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Nu‘uhiwa, Esther Kameakaulana

La‘amea Kanahele

‘O Clinton Kanahele ko‘u kupuna kāne kuakahi.
‘O Agnes Kanahele ko‘u kupunahine kuakahi.
Noho pū lāua a hānai ‘ia ‘o Albert Kanahele.
‘O Albert Kanahele ko‘u kupuna kāne.
‘O Linda Brail ko‘u kupunahine.
Noho pū lāua a hānai ‘ia ‘o Curtis Kanahele.
‘O Curtis Kanahele ko‘u makua kāne.
‘O Lehuanani Velasco ko‘u makuahine.
Noho pū lāua a hānau ‘ia ‘o Kuli‘a, ‘o La‘amea, a ‘o Lanakila.
‘O wau ‘o Carrington La‘amea Kanahele ka lua o nā keiki.
E ola ka hāloa o ku‘u ‘ohana.

Esther was born on September 22, 1892, on the Kalāhiki channel going from Ni‘ihau to Waimea, Kaua‘i. Her parents Simeon Nu‘uhiwa and Luka Keale, were traveling from their home island of Ni‘ihau to a great aunt’s house on Kaua‘i, where they had planned on having Esther. But she didn’t want to wait that long, so she was born on the boat going to Kaua‘i! She was met on the shore by many loving relatives, as well as her great aunt who was lawe hānai ‘ia—adopted—and took her in as her own.

She went to school at age seven in Waimea, Kaua‘i, and went to Honolulu in 1902 to enter a school in Ka‘iulani. Esther graduated from school on Kaua‘i. She was also chosen by Alma Robinson, who owned Ni‘ihau, to go to the old Norman school in Honolulu where she received a teaching degree. Robinson had the intention of having Mama return to Ni‘ihau to teach, but when she later married outside of the Hawaiian race, she could not return.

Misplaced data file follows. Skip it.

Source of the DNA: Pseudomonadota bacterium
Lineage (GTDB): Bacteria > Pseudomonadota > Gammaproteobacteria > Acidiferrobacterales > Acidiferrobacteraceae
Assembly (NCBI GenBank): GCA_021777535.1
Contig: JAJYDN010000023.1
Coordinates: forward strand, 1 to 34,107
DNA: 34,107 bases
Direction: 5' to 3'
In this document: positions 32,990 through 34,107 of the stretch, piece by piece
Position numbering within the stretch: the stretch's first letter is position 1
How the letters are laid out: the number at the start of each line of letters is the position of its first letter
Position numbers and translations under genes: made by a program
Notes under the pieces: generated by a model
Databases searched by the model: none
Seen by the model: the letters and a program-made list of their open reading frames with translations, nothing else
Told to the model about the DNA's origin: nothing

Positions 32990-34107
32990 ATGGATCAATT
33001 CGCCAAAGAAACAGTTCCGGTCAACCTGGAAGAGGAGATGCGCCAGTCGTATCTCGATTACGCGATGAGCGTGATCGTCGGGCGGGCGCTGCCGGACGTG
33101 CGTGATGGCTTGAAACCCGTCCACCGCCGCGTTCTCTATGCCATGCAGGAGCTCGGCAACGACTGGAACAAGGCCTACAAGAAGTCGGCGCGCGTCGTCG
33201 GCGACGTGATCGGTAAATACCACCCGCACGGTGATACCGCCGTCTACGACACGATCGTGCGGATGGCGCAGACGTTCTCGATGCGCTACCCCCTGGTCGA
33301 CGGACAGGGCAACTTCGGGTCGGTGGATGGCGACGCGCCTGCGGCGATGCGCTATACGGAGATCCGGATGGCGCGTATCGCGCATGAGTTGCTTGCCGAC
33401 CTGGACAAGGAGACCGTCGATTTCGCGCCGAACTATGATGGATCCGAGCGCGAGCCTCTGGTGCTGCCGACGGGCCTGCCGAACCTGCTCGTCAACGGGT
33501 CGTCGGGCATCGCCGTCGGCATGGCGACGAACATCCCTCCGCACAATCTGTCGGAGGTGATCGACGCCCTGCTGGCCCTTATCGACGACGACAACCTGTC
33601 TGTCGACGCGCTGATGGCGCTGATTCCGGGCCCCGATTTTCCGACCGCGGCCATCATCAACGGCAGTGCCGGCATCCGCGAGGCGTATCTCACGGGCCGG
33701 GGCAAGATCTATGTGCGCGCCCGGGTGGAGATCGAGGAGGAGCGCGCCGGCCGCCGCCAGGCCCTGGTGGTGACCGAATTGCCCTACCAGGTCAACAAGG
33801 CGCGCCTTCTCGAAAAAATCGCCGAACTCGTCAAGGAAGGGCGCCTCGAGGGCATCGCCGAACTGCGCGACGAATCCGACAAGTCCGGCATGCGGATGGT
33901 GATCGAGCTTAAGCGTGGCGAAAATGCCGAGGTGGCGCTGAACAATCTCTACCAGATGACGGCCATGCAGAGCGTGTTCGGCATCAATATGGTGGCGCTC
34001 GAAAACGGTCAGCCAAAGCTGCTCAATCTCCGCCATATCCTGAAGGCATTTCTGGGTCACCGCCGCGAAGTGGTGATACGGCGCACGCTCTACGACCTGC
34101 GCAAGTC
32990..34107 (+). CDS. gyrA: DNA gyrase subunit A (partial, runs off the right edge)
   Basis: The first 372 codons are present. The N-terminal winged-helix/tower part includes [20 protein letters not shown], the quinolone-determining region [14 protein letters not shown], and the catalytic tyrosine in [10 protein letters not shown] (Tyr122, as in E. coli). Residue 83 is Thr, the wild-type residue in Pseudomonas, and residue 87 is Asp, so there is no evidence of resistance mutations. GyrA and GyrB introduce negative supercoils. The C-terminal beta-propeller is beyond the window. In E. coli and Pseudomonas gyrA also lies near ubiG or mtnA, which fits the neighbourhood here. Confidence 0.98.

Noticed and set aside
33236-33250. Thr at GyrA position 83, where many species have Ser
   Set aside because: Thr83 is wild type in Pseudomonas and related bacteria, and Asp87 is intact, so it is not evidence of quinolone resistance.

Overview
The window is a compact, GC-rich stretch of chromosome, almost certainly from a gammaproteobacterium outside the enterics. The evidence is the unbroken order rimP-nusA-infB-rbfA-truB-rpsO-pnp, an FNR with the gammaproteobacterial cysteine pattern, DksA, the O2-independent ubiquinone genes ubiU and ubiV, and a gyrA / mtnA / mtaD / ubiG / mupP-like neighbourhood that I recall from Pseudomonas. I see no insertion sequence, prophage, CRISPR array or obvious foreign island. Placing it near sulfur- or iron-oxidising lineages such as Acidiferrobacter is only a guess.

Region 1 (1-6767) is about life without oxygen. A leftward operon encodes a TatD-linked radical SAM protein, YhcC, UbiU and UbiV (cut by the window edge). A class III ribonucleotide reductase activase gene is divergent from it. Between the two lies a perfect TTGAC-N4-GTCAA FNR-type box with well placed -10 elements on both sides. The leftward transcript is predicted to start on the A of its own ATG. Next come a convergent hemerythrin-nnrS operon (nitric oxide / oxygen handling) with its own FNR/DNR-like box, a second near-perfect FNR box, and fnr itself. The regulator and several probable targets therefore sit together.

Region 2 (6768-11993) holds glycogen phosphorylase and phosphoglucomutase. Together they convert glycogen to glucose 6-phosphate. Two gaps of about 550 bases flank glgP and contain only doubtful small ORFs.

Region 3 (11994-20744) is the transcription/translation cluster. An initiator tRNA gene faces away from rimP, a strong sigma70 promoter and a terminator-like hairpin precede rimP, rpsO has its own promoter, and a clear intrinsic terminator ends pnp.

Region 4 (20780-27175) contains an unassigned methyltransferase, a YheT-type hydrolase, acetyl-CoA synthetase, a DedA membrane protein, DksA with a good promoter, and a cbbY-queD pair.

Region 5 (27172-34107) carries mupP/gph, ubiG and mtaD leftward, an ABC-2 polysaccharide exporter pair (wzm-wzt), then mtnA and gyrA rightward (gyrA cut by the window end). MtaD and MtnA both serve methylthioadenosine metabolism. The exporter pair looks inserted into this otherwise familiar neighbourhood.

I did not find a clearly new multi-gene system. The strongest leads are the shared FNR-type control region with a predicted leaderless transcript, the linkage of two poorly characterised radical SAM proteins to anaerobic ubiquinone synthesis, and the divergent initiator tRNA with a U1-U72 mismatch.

Esther married Louis John Medeiros who was later killed on the sugar cane plantation. After she was married to Louis, she married John Evangelista Velasco, my kupuna kāne kuakahi. Esther finally settled down in Kalihi, O‘ahu, with her husband John Velasco and her children from her first marriage. She had two more children with John Velasco, one of whom is my kupuna kāne, Ambrose Velasco.

"He keiki aloha nā mea kanu," is a Hawaiian proverb which means: "Beloved children are the plants" (‘Ōlelo No‘eau 684). Esther Nu‘uhiwa always loved plants and cared for them as though they were her children. In her yard she had many plants, flowers, and fruit trees—especially mangoes! She had three different kinds of mangoes, and they all were very special to her. She took pride in them because of the many contests she won due to the enormous size to which she was able to grow them. Some mangoes were even the size of her head!

When her children were young, they would climb the mango trees which were literally filled with hundreds of mangoes, and pick one or two for them all to share. But when their Mama Esther came home, she could look at the trees filled with hundreds of mangoes, and be able to tell that a couple had been picked. When she saw that some of the mangoes were picked while she was gone, she would ask her children who had taken them. The kids were amazed that she could tell when only a couple mangoes had been taken out of so many. They learned not to pick the fruit without asking, but more importantly they learned not to lie to Mama, because if they did, they would get lots more than just a scolding!

Esther Kameakaulana Nu‘uhiwa was an excellent example to those who knew her. She was a respectful, hard worker who was loyal and loving to all. But those who have come to know her as Tūtū have loved her as well. She has touched many people’s lives in different ways and because of this, Esther Nu‘uhiwa will always be loved and remembered.